Optical Practice Efficiency: 5 Tips for More Effective Team Meetings

Posted by Janelle Pauli on Thu, Sep 15, 2016 @ 14:09 PM

In any business, meetings make up a part of your work day. Whether you're part of a big corporate practice, or a small independent you're going to be holding and attending meetings. We're in the same boat, and we have learned some of the makings of a good meeting versus a bad meeting. 

So, what makes a meeting good? Active meetings attendees and a decisive outcome are two things that we think contribute to a good meeting. Whether you're meeting about practice processes, making a big purchase, or hiring new talent for your team you need to make sure you're running a meeting that is putting you on track to meet your end goal. Let's look at these 5 tips for making sure your next meeting is effective and keeping your optical practice efficiency on track.

5 Meeting Tips for Optimal Optical Practice Efficiency

Keep Them Shortoptical practice efficiency

One of the biggest complaints we hear about meetings is that they take up too much time. The longer your meetings are the more chances there will be of people losing focus or trying to complete other work during the meeting, which is counter-productive. If you're planning a meeting that you think is going to run too long, consider breaking it up into a couple of meetings instead of cramming it all into one. It could be that you're trying to fit too much into one meeting instead of keeping just one meeting goal and objective. Plus, if you're keeping up with regularly scheduled meetings that should also help keep your meetings concise and focused. 

Make It Memorable

Making your meetings memorable is a good way to keep your team engaged. A recent Fast Company article had a couple great examples of making meetings more memorable. One way to keep people on time is to start your meetings at an odd time, like 8:18am. Another example from that same article is to encourage coloring during meetings. This type of meeting lets your team color, talk, and decompress, and coloring during a meeting can help promote more active listening and is more beneficial than multitasking on something like email.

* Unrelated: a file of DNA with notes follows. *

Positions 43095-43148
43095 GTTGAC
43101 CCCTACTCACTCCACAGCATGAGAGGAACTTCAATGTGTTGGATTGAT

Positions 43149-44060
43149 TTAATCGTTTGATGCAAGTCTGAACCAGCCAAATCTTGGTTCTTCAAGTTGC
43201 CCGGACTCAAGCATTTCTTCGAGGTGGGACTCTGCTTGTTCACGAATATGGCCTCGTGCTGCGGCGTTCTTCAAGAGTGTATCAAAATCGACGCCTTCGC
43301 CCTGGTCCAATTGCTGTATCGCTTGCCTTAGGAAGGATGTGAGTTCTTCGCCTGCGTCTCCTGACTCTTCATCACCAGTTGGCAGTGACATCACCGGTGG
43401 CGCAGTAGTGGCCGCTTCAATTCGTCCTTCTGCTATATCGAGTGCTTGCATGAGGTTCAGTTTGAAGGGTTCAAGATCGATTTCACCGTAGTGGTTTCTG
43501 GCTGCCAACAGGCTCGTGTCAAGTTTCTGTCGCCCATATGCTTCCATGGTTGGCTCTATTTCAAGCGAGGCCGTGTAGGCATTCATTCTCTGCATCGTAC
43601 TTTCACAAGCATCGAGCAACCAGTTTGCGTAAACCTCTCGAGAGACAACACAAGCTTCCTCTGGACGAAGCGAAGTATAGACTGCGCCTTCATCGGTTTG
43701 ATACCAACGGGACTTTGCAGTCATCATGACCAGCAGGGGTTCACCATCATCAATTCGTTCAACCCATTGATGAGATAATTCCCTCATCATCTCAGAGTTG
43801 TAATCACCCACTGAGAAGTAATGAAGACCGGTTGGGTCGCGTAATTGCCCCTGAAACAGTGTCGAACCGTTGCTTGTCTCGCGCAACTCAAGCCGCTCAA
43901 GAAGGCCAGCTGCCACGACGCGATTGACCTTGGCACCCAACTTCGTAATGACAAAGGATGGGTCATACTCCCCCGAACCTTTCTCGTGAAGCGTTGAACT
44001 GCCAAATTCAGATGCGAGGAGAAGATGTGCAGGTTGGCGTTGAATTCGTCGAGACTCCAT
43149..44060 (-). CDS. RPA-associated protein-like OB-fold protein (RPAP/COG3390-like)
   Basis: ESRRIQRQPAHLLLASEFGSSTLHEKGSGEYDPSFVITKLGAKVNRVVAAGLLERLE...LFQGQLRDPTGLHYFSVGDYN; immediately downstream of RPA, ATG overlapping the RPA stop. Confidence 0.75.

In your practice, whipping out coloring books might not make a ton of sense. But, if it's nice outside you could hold your meeting outside, or bring lunch for the team and hold a meeting while you eat. Occupying your team with something else can help keep them actively listening and not multitasking on their phone or other work they are trying to get done. 

Stay on Topic

As we mentioned in the point about keeping meetings short, meetings can often run too long when a meeting starts to get off topic. Make sure that whoever is leading the meeting knows when to shut down an off topic discussion to keep the meeting on course. It might be part of your action plan at the end of the meeting to schedule a separate follow up meeting to go over any outside conversations that came up.

Start on Time, End on Time

Starting and ending the meeting on time is a good way to be respectful of everyone's time. If you're showing up late or running way over the meeting time some members might feel like you're not respecting their time. If that is the impression you give off it could make meeting in the future more difficult by encouraging others to show up late as well.  

Define Action Items

Once you get through your meeting agenda, make sure that everyone in the group understands what is coming next, and who is responsible for getting anything done. Ending the meeting with set action items will help you set goals for your next meeting, and keeps everyone on the same page. If, for example, you're meeting with your staff about purchasing new software in the practice, an action item for everyone might be to come with a list of things they can't live without in a new system, or their biggest pain points with your current system. This will increase productivity in any follow up meetings you hold to determine your practice's software needs. 

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Tags: Practice Efficiency, Tips & Tools

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